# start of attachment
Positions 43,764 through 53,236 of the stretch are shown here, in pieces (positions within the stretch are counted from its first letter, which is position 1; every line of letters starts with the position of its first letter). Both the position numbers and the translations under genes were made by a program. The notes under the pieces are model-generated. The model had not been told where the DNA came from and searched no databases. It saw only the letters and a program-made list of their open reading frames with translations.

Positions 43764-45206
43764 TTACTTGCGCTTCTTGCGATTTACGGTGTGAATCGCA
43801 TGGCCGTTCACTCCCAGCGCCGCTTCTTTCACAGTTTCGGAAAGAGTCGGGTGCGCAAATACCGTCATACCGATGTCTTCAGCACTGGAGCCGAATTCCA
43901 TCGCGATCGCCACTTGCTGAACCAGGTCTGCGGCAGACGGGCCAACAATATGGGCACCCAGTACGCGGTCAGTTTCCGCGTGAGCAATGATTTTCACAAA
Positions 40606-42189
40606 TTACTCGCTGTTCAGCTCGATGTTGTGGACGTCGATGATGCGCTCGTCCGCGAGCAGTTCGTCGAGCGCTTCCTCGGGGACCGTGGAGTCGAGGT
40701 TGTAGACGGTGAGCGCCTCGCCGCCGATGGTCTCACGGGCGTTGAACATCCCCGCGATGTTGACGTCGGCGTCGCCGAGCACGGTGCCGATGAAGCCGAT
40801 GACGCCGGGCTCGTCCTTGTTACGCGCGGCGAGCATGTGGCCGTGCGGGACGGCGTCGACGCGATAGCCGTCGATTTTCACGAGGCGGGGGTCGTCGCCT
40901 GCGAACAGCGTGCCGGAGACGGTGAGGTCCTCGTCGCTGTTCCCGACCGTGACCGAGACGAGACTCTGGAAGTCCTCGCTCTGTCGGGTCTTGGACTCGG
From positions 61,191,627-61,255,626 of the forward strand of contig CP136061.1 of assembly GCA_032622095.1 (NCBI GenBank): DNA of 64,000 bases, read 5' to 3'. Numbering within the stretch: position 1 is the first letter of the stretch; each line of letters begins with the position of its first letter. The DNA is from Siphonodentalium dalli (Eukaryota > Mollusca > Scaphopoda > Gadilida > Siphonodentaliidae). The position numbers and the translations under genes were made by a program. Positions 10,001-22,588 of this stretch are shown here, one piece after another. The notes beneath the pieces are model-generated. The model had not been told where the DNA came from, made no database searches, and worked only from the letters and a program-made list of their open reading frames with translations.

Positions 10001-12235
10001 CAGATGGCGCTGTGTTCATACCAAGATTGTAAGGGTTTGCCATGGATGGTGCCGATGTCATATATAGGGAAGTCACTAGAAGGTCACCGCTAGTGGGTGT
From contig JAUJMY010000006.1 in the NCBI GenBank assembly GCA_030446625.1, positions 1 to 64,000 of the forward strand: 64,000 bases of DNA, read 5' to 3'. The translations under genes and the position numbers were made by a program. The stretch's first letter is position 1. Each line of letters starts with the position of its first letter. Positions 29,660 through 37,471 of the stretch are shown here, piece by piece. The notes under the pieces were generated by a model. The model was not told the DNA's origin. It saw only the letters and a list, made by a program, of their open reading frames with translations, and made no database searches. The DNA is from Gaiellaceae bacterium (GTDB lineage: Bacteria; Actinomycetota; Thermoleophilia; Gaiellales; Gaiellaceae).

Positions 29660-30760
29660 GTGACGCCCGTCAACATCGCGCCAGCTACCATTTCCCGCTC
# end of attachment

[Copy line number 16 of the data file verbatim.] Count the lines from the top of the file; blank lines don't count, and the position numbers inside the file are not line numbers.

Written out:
29660 GTGACGCCCGTCAACATCGCGCCAGCTACCATTTCCCGCTC